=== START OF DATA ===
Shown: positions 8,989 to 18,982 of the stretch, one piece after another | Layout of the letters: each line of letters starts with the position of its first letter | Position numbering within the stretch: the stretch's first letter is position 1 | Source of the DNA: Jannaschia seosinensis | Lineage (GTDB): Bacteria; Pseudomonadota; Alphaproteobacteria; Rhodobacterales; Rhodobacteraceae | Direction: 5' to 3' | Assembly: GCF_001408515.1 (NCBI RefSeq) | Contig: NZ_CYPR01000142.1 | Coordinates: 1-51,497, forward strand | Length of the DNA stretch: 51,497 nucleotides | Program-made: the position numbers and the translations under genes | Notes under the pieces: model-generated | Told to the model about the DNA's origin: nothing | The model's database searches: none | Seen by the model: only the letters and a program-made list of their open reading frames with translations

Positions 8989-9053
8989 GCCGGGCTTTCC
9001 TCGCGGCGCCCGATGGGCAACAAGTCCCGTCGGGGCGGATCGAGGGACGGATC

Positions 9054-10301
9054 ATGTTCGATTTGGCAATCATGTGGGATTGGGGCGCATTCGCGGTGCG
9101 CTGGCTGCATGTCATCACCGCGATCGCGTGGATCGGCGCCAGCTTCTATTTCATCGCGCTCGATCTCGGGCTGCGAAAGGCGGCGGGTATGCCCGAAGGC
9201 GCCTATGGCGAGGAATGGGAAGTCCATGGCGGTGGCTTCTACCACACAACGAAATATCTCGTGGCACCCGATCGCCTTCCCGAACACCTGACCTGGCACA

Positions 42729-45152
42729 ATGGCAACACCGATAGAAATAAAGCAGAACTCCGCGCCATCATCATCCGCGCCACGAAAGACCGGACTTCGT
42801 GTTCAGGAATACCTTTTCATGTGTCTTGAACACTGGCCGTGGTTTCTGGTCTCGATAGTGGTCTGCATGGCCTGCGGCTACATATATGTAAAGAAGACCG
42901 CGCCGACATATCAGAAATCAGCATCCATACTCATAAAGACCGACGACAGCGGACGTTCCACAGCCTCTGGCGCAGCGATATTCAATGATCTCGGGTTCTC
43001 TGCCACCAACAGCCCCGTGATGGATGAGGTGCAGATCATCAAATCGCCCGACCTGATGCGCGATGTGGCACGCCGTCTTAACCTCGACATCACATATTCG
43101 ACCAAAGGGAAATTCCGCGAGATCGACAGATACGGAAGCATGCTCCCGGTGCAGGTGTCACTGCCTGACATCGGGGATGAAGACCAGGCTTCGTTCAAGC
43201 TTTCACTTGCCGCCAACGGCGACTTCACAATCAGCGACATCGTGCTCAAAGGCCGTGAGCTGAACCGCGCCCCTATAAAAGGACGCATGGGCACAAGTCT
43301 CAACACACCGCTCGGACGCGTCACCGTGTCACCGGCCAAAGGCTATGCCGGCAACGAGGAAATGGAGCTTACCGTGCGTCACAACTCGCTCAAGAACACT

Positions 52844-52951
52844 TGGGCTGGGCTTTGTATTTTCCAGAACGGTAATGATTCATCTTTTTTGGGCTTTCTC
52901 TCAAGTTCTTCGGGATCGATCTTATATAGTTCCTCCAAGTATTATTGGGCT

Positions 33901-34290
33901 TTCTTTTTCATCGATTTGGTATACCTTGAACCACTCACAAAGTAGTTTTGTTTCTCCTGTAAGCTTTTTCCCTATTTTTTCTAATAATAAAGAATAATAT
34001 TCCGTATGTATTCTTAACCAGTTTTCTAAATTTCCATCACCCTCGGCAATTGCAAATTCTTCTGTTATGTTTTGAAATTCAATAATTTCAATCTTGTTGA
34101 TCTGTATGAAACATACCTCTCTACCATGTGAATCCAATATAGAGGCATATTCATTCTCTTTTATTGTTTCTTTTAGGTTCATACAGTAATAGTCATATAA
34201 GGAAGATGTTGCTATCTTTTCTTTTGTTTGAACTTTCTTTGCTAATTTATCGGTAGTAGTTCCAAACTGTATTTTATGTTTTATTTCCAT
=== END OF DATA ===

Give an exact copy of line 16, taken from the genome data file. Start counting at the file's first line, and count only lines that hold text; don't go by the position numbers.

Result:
43301 CAACACACCGCTCGGACGCGTCACCGTGTCACCGGCCAAAGGCTATGCCGGCAACGAGGAAATGGAGCTTACCGTGCGTCACAACTCGCTCAAGAACACT